6 items from 2015
The disquieting power of laughter, shooting a film in sequence, countering movie clichés about female friendship, a Doris Day Pillow Talk moment, hysteria, editing time (by Robert Greene and Peter Levin), Edvard Munch, Musidora in Louis Feuillade's Les Vampires, slow zooms (cinematography by Sean Price Williams), plus Alfred Hitchcock and Roman Polanski's use of food, entered into Josh Siegel's conversation with Queen Of Earth director Alex Ross Perry and star Elisabeth Moss.
Catherine (Moss) visits her old friend Virginia (Katherine Waterston) at her family's lake house to recover and possibly come to terms with two recent traumatic events in her life. Her father, a famous artist whose estate Catherine manages, committed suicide, and her longtime boyfriend James (Kentucker Audley) left her. »
- Anne-Katrin Titze
Theodore Bikel. Theodore Bikel dead at 91: Oscar-nominated actor and folk singer best known for stage musicals 'The Sound of Music,' 'Fiddler on the Roof' Folk singer, social and union activist, and stage, film, and television actor Theodore Bikel, best remembered for starring in the Broadway musical The Sound of Music and, throughout the U.S., in Fiddler on the Roof, died Monday morning (July 20, '15) of "natural causes" at the UCLA Medical Center in Los Angeles. The Austrian-born Bikel – as Theodore Meir Bikel on May 2, 1924, in Vienna, to Yiddish-speaking Eastern European parents – was 91. Fled Hitler Thanks to his well-connected Zionist father, six months after the German annexation of Austria in March 1938 ("they were greeted with jubilation by the local populace," he would recall in 2012), the 14-year-old Bikel and his family fled to Palestine, at the time a British protectorate. While there, the teenager began acting on stage, »
- Andre Soares
Olivia de Havilland picture U.S. labor history-making 'Gone with the Wind' star and two-time Best Actress winner Olivia de Havilland turns 99 (This Olivia de Havilland article is currently being revised and expanded.) Two-time Best Actress Academy Award winner Olivia de Havilland, the only surviving major Gone with the Wind cast member and oldest surviving Oscar winner, is turning 99 years old today, July 1. Also known for her widely publicized feud with sister Joan Fontaine and for her eight movies with Errol Flynn, de Havilland should be remembered as well for having made Hollywood labor history. This particular history has nothing to do with de Havilland's films, her two Oscars, Gone with the Wind, Joan Fontaine, or Errol Flynn. Instead, history was made as a result of a legal fight: after winning a lawsuit against Warner Bros. in the mid-'40s, Olivia de Havilland put an end to treacherous »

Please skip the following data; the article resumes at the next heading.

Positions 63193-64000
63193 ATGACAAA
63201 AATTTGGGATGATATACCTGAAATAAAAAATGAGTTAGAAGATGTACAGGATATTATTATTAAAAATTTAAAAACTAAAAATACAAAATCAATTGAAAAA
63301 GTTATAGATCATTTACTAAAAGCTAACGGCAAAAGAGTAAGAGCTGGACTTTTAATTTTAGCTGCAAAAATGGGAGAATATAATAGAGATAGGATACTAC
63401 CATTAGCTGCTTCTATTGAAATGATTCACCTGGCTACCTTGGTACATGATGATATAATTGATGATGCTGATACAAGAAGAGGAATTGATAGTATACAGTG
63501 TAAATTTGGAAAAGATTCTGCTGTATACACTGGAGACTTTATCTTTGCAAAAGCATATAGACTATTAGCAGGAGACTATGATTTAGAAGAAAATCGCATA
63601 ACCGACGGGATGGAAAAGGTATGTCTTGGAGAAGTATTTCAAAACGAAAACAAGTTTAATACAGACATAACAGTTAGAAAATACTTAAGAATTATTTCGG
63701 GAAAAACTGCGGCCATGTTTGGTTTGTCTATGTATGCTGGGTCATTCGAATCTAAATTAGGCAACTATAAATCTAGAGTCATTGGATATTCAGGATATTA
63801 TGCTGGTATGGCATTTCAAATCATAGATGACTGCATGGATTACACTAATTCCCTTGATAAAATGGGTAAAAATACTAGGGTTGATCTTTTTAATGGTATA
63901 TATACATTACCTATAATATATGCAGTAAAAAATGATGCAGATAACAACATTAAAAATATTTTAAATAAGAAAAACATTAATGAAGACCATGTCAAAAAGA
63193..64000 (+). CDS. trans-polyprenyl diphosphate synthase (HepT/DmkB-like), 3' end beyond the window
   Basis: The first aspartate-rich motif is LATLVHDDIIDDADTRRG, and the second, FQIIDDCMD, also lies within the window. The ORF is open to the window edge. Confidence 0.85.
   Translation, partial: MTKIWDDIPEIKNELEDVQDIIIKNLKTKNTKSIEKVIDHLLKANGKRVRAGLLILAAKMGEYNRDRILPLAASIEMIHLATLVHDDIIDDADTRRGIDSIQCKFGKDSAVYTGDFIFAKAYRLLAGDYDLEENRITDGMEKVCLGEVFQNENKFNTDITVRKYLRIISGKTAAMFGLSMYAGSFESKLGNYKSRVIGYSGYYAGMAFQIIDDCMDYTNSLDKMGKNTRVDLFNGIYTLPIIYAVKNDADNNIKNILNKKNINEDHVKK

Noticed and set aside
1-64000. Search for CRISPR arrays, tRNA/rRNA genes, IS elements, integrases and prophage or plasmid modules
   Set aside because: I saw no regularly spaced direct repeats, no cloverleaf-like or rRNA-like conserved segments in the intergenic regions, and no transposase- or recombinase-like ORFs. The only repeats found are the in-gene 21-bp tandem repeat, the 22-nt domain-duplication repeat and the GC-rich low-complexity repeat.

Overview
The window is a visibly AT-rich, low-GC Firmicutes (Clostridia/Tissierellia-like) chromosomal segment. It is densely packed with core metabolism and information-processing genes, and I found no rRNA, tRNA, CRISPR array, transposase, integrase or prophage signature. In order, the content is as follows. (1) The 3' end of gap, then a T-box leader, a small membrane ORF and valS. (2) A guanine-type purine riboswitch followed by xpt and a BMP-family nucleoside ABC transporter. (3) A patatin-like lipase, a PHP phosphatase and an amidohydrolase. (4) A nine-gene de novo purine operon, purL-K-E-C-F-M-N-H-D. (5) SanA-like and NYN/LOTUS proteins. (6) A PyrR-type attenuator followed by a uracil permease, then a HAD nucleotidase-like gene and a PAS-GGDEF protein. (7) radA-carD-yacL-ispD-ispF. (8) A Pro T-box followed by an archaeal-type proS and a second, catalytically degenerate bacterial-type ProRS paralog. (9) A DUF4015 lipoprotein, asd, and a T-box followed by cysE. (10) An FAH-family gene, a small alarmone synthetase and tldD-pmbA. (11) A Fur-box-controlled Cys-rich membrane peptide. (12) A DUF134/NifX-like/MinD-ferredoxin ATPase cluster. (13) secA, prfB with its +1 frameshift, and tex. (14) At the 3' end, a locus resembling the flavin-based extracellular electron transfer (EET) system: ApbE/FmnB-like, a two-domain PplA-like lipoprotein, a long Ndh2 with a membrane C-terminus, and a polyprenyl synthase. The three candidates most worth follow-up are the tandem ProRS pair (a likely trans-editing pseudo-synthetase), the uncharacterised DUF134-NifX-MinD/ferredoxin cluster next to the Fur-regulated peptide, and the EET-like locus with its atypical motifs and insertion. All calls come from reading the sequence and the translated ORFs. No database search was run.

- Andre Soares
“Love,” one of the most buzzed-about selections at this year’s Cannes Film Festival, premiered on Wednesday night as part of this year’s midnight section. Gaspar Noe’s relationship drama, which just as easily could have been called “Lust,” made headlines before it screened because of its explicit sex scenes.
The Cannes audience got an eyeful, and not just because the film was shot in 3D. “Love” pushes the envelope even further than Lar von Trier’s unrated “Nymphomaniac,” and makes “Fifty Shades of Grey” look like “Pillow Talk.”
The movie from Argentinian director Noe (“Irreversible”) features real sex (or what appears to be actual sex) with full frontal nudity — there are many close-up shots of genitalia — oral sex, intercourse and ejaculation. An orgy scene toward the end of the film is reminiscent of “Eyes Wide Shut,” only the actors are nude and aroused.
There’s also two threesome »
- Ramin Setoodeh
Chicago – Moving up the rankings like greased lightning, the DePaul University School of Cinematic Arts cracked the Top 20 of all film schools in the U.S. in 2014, after building a program that didn’t exist 20 years ago. A couple reasons why are School Director Matt Irvine and Screenwriting Professor Kristyn Jo Benedyk.
One of the more successful programs in the school is “Project Blue Light,” an interactive course that places students in typical jobs on a movie set, to create short films that eventually will be festival eligible. This is done through a partnership with Cinespace, a studio facility on Chicago’s west side, where DePaul University has a substantial presence. The philosophy of the school is “hands-on,” to allow the next generation of film creatives to flex their skills and find their niche.
HollywoodChicago.com got the opportunity to interview Kristyn Jo Benedyk and Matt Irvine, to get a »
- firstname.lastname@example.org (Adam Fendelman)
Oscar 2015 winners (photo: Chris Pratt during Oscar 2015 rehearsals) The complete list of Oscar 2015 winners and nominees can be found below. See also: Oscar 2015 presenters and performers. Now, a little Oscar 2015 trivia. If you know a bit about the history of the Academy Awards, you'll have noticed several little curiosities about this year's nominations. For instance, there are quite a few first-time nominees in the acting and directing categories. In fact, nine of the nominated actors and three of the nominated directors are Oscar newcomers. Here's the list in the acting categories: Eddie Redmayne. Michael Keaton. Steve Carell. Benedict Cumberbatch. Felicity Jones. Rosamund Pike. J.K. Simmons. Emma Stone. Patricia Arquette. The three directors are: Morten Tyldum. Richard Linklater. Wes Anderson. Oscar 2015 comebacks Oscar 2015 also marks the Academy Awards' "comeback" of several performers and directors last nominated years ago. Marion Cotillard and Reese Witherspoon won Best Actress Oscars for, respectively, Olivier Dahan »
- Steve Montgomery
6 items from 2015
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